Crypto miners use increasingly powerful, specially-designed computer equipment, or rigs, to verify virtual coin transactions in a process which produces newly minted crypto currencies such as bitcoin.”Crypto mining consumes a lot of energy, which runs counter to China’s carbon neutrality goals,” said Chen Jiahe, chief investment officer of Beijing-based family office Novem Arcae Technologies.
The crackdown is also part of China’s stepped-up drive to curb speculative crypto trading, he added.
Investor protection and money laundering are particular concerns of global financial regulators who are grappling with whether and how they should regulate the cryptocurrency industry.
The latest shakeout in digital currencies also stems from tighter scrutiny in the United States. Last Thursday, U.S. Federal Reserve Chairman Jerome Powell said they pose risks to financial stability, and indicating that greater regulation of the increasingly popular electronic currency may be warranted.

21 May
Peter Berezin: The Crypto Impossibility Theorem
• The drubbing that cryptocurrencies have received over the past two weeks is just a taste of things to come.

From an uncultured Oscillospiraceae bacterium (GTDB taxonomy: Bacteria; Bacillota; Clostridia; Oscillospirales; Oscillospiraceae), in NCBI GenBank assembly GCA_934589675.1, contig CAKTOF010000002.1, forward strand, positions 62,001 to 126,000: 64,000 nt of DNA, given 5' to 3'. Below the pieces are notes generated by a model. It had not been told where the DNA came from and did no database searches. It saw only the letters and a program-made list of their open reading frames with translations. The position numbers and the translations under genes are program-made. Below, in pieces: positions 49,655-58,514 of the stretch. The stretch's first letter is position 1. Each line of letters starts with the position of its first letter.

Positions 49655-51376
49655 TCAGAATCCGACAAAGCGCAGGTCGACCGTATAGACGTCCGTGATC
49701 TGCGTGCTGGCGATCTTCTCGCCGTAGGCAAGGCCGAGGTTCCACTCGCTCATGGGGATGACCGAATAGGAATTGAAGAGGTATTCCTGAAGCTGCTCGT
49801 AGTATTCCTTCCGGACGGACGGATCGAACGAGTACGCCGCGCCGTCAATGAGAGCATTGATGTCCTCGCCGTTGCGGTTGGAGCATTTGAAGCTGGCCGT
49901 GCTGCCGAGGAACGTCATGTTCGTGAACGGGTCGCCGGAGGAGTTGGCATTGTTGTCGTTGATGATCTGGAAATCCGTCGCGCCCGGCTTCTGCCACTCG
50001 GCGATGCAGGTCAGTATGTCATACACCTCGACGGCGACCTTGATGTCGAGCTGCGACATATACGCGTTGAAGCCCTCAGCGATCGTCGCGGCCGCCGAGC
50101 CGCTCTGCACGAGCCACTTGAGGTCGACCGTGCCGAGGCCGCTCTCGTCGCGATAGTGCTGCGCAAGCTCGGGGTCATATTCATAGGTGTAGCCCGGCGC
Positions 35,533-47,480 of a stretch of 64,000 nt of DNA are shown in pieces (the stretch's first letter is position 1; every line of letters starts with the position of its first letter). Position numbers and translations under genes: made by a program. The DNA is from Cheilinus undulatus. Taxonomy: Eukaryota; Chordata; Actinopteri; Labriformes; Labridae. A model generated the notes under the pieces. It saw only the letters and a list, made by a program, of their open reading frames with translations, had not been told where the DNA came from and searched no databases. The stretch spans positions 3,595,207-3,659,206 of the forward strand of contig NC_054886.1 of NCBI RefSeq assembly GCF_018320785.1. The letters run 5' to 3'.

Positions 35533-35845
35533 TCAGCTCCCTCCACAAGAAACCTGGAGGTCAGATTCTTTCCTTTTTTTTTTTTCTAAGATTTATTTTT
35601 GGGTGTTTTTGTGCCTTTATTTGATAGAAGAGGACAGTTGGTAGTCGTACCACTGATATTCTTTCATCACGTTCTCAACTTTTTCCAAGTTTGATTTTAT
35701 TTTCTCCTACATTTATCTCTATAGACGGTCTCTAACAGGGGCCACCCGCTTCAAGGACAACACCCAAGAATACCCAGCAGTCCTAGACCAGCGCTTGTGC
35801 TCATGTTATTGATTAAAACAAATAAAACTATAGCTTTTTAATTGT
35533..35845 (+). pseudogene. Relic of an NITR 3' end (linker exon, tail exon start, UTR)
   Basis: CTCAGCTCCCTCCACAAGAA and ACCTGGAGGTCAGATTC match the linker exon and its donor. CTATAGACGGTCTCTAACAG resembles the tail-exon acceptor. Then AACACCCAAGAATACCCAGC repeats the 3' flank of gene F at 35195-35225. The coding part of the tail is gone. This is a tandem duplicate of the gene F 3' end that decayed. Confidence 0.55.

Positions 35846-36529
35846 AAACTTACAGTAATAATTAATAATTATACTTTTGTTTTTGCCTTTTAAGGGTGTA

• Crypto markets will continue to face tighter regulation, as this week’s announcements from China and the US Treasury underscore.
• The hope that cryptocurrencies can ever truly “go green” is wishful thinking. Given their decentralized nature, cryptocurrencies require real resources to be expended to permit secure transactions to take place.
• In addition to their technical limitations, cryptocurrencies face a fundamental constraint, which we dub the “Crypto Impossibility Theorem.”
• The Crypto Impossibility Theorem states that cryptocurrencies will be viable only if they offer a higher return than equities.
• The assumption that cryptos can generate a return in excess of equities is almost certain to be false since it would require that cryptocurrency holdings rise more quickly than income in perpetuity.
• In the near term, the pain in crypto markets could drag down other speculative assets such as tech stocks. In the long term, diminished investor interest in cryptos will benefit the stock market, as investor attention focuses back on equities.
Robert Reich on Facebook:
Cryptocurrencies like Bitcoin and Dogecoin are all the rage these days, bolstered in part by the incessant tweeting of Elon Musk. Before you buy, here are 4 facts you may not know: